Alexander Muermann, Olivia S. Mitchell, and Jacqueline M. Volkman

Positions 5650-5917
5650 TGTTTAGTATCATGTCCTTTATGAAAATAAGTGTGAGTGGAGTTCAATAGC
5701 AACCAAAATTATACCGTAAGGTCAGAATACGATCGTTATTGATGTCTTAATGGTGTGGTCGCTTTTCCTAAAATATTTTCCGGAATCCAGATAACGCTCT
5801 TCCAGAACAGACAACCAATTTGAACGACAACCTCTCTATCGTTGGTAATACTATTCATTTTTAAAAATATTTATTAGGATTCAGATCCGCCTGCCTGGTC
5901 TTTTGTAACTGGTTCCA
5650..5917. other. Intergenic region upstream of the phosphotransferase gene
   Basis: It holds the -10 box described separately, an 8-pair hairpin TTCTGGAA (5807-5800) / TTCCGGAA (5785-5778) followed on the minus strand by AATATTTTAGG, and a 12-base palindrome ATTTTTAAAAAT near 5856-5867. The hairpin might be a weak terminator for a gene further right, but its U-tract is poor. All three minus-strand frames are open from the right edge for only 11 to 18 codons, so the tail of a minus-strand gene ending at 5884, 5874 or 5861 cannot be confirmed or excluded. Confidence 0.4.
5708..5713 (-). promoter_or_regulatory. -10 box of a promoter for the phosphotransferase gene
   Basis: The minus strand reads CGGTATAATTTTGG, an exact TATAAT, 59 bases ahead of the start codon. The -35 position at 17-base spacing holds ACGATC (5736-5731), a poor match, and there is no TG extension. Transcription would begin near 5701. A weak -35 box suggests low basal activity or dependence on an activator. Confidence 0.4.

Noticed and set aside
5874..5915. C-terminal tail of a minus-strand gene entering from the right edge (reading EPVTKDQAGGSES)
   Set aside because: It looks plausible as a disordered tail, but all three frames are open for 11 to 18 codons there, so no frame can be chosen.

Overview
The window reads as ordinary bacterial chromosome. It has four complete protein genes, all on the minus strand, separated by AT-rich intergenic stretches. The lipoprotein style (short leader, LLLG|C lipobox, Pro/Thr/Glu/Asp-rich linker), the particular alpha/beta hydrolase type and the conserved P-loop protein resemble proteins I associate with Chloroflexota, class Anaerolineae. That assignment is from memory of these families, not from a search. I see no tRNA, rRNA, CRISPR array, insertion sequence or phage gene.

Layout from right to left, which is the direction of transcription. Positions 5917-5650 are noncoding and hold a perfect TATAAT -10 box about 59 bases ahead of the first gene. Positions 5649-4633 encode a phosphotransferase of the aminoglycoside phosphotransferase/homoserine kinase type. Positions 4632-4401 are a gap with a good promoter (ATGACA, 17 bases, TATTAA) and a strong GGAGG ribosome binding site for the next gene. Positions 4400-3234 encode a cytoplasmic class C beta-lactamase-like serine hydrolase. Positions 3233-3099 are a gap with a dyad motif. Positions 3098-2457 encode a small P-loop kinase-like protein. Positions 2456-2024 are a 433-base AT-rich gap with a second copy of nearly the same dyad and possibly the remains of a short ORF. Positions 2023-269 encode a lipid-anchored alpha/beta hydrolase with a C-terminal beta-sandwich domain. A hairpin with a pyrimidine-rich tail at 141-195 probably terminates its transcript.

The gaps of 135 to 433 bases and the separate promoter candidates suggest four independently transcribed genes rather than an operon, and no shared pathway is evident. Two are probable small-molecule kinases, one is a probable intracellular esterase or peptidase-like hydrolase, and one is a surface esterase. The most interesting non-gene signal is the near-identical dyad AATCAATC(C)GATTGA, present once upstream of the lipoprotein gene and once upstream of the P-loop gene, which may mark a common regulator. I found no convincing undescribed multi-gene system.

Abstract — We model how asset allocation decisions in a defined contribution (DC) pension plan might vary with participants’ attitudes about risk and regret. We show that anticipated disutility from regret can have a potent effect on investment choices. Compared to a risk-averse investor, the investor who takes regret into account will hold more stock when the equity premium is low but less stock when the equity premium is high. We also assess how regret can influence a DC plan participant’s view of rate-of-return guarantees, as measured by his willingness-to-pay. We find that regret increases the regret-averse investor’s willingness to pay for a guarantee when the portfolio is relatively risky but decreases it when the portfolio is relatively safe.